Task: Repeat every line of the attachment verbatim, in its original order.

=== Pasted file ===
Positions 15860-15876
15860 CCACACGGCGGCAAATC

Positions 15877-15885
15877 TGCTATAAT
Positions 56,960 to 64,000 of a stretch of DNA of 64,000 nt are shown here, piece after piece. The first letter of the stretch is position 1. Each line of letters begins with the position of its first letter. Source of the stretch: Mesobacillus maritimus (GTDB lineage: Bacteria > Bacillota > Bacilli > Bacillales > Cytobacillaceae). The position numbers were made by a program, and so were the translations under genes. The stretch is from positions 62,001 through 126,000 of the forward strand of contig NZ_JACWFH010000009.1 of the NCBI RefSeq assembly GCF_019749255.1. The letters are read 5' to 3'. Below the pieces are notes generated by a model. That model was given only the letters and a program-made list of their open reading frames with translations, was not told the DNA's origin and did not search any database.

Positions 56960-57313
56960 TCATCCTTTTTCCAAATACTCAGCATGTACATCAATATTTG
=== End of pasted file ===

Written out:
Positions 15860-15876
15860 CCACACGGCGGCAAATC

Positions 15877-15885
15877 TGCTATAAT
Positions 56,960 to 64,000 of a stretch of DNA of 64,000 nt are shown here, piece after piece. The first letter of the stretch is position 1. Each line of letters begins with the position of its first letter. Source of the stretch: Mesobacillus maritimus (GTDB lineage: Bacteria > Bacillota > Bacilli > Bacillales > Cytobacillaceae). The position numbers were made by a program, and so were the translations under genes. The stretch is from positions 62,001 through 126,000 of the forward strand of contig NZ_JACWFH010000009.1 of the NCBI RefSeq assembly GCF_019749255.1. The letters are read 5' to 3'. Below the pieces are notes generated by a model. That model was given only the letters and a program-made list of their open reading frames with translations, was not told the DNA's origin and did not search any database.

Positions 56960-57313
56960 TCATCCTTTTTCCAAATACTCAGCATGTACATCAATATTTG